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A new museum for London

Friday, 7th February 2020


On Friday, a group of City Architecture Forum (CAF) Members were fortunate enough to tour the Museum of London’s new home at the historic West Smithfield. A planning application to support the relocation from the Museum’s current site at London Wall was submitted during December 2019 led by Stanton Williams Architects.

Paul Williams (Stanton Williams) explains the design process of the new museum site

Sharon Ament, the Director of the Museum of London (MoL) introduced her vision for the proposals from her appointment in September 2012 and how she had shared her passion for a new location with improved access for all.

Paul Williams of Stanton Williams, the lead architects and designers of the MoL then explained how the design proposals evolved and how the project expanded into the Poultry Market.


The application site itself comprises four buildings; the General Market, the Poultry Market, the Annexe and Engine House located within the northern section of the City of London (CoL) within Smithfield Market. The site itself is bound by Farringdon Road to the west, Charterhouse Street to the north, and West Smithfield to the south.



To the east of the site lies the Smithfield Central Market which is made up of the East and West Markets. The Annexe is the collective name for the Fish Market, Iron Mountain and Red House buildings, separated from the Engine House by Smithfield Street. The Annexe and Engine House buildings are a CoL Corporation development and will be a mixture of retail (A1-A4), office (B1) and cultural/leisure uses (D1-D2).

General Market

Whilst the General Market and Annexe and Engine House have been largely derelict since 1999 and 1983 respectively, a small number of traders are still seen to operate within the Poultry Market. Sales of meat, poultry, oils and cheese operates from 02:00-08:00 on weekdays within the East and West Markets.


The development proposals for the General and Poultry Market are museum-led (D1) land uses, supported with ancillary café and restaurant (A3) and back of house office (B1) uses.


West Poultry Avenue lies between the two market buildings, and will form the main entrance for the new Museum. This forms the destination entrance, connecting visitors from

street level and presents a “Real Time” environment where visitors are immersed into the Museum from the living, breathing city streets outside.


During the tour, CAF members learnt of how the General Market ground floor will represent the period “Our Time” encapsulating London from 1945 to today; where history becomes living memory. This large open space will be occupied by programming events as well with visitor attractions such as restaurants and cafes.


Beneath this at basement level the General Market basement “Past Time” exhibitions will focus around purposeful permanent galleries, illustrating London’s story from the beginning until around 1945.

Within the Poultry Market at basement level, visitors drop into “Deep Time”; this open and active London collection is held for research. The Poultry Market ground floor will be occupied by the contemporary “Show Time” where 2-3 temporary exhibition galleries will be displayed a year. Above this lies “Imagined Time” on the first floor encompassing London’s influence worldwide for example through the works of JK Rowling and Charles Dickens.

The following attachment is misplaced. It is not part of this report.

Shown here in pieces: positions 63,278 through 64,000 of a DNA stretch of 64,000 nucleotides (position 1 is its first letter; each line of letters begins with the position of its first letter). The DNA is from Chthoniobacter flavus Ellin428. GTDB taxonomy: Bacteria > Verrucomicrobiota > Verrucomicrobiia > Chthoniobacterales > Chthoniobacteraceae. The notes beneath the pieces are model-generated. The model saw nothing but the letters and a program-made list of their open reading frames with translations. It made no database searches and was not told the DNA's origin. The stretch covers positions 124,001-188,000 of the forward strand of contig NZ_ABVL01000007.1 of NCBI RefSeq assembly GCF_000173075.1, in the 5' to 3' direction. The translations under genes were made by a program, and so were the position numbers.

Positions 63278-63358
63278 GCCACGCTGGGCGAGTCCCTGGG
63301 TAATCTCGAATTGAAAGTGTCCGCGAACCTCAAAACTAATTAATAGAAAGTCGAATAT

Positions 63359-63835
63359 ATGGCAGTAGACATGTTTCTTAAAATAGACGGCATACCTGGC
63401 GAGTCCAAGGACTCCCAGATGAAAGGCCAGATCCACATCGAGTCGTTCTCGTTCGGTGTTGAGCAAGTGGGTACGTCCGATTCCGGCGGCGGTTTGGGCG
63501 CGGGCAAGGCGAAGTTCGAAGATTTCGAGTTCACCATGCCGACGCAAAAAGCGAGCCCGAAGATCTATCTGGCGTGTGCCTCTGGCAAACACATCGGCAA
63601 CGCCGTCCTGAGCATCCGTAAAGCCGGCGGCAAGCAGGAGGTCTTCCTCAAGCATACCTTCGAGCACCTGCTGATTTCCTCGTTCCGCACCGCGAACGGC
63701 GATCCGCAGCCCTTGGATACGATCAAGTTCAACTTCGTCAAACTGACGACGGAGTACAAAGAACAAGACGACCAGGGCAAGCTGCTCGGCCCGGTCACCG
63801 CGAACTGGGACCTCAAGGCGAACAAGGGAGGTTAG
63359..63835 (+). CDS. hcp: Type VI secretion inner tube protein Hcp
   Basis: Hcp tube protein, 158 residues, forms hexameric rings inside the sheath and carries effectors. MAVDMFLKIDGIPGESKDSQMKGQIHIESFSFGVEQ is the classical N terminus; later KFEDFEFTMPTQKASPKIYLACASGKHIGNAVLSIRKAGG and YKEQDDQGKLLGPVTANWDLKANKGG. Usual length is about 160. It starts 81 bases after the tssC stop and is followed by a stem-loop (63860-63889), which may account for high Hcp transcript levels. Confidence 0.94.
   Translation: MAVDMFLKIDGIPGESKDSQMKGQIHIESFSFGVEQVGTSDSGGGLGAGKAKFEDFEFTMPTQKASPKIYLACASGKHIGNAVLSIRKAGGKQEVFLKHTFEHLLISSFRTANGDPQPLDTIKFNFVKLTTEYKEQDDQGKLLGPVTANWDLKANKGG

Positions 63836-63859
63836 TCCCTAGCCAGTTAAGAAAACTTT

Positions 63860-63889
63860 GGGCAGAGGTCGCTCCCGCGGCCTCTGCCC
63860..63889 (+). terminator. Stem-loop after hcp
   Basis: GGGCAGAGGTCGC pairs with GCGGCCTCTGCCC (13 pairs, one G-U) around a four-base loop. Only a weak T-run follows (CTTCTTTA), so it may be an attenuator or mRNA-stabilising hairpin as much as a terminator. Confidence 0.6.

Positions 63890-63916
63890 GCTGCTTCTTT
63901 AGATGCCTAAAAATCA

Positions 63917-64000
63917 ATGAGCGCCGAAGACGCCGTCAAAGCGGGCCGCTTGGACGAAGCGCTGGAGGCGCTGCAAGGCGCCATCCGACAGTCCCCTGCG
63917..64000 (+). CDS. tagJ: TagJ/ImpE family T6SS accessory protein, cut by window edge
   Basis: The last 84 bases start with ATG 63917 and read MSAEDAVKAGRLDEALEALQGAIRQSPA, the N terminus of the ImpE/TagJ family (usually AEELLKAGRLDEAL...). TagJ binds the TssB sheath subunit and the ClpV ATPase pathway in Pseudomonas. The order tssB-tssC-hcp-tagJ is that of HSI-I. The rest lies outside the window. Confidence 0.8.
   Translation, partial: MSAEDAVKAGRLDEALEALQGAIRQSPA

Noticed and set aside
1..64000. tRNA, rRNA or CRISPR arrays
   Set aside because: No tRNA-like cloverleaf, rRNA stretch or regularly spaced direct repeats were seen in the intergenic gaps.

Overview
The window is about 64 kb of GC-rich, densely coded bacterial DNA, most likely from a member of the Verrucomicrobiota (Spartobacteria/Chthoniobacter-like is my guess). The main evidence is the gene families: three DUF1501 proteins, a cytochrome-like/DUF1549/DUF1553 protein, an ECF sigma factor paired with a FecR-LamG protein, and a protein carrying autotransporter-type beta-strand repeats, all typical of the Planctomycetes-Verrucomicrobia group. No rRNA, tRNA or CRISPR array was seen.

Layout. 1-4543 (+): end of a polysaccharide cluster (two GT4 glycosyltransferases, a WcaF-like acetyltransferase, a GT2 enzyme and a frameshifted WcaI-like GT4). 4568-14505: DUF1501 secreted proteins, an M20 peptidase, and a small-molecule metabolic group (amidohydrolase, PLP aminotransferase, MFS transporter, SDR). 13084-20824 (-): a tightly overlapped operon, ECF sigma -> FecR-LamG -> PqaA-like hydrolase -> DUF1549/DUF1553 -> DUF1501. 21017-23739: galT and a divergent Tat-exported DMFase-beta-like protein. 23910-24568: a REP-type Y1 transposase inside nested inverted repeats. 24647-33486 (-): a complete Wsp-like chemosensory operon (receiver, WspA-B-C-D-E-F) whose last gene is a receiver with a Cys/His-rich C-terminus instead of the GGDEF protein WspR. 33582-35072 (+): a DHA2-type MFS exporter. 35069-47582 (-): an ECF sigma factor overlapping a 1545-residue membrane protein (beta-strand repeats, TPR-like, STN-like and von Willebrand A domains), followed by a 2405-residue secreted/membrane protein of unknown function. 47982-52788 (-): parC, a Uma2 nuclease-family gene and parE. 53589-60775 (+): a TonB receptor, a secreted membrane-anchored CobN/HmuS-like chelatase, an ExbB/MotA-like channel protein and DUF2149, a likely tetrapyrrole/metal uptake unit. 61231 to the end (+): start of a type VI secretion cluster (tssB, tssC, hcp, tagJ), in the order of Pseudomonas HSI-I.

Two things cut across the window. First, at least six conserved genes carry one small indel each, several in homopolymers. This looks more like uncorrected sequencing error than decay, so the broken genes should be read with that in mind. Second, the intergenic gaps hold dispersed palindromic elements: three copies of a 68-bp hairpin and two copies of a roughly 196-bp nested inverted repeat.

The development proposals for the General and Poultry Market are museum-led (D1) land uses, supported with ancillary café and restaurant (A3) and back of house office (B1) uses.


West Poultry Avenue which will be the main entrance for staff and visitors alike

From the project’s conception, the Museum’s desires were to provide a permeable and connective space for users. The MoL offices at the new site are designed to open straight onto the public area, providing a unique opportunity to dissolve the barriers between visitors and Museum staff. As a result, there is no staff entrance proposed; staff and visitors alike will come in through West Poultry Avenue, reflective of how different groups are already interacting on the streets of London around the site.


Within the outer ‘crust’ of the General Market, individual units referred to as the Houses will provide a range of flexible uses; A1-A4, B1 and D1-D2. A coach drop-off space will be provided on East Poultry Avenue in line with key aspirations of the Museum to increase school visits to the new site as an active learning destination.


The Museum’s relocation to West Smithfield can be seen as a catalyst for renewal with significant public realm improvements planned for the Smithfield area. The Culture Mile proposals are a joint initiative through the City of London Corporation, Museum of London, London Symphony Orchestra, Guildhall School of Music and Drama and the Barbican looks to provide “an unrivalled visitor experience” through significant public realm improvements such as greening, wayfinding and public art from Farringdon to Moorgate. Furthermore, introduction of Crossrail services at Farringdon station will further increase pedestrian footfall around the site.


“If we can get MoL to be more like London it will be the best Museum in London as it will connect with all people” said Sharon Ament and her passion for the vision and delivery of this world-class development was clear for us all to see.


Words & Images: Roy McGowan

City Architecture Forum member,

Momentum Transport Consultancy

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Background photo  © Grant Smith - Photographer

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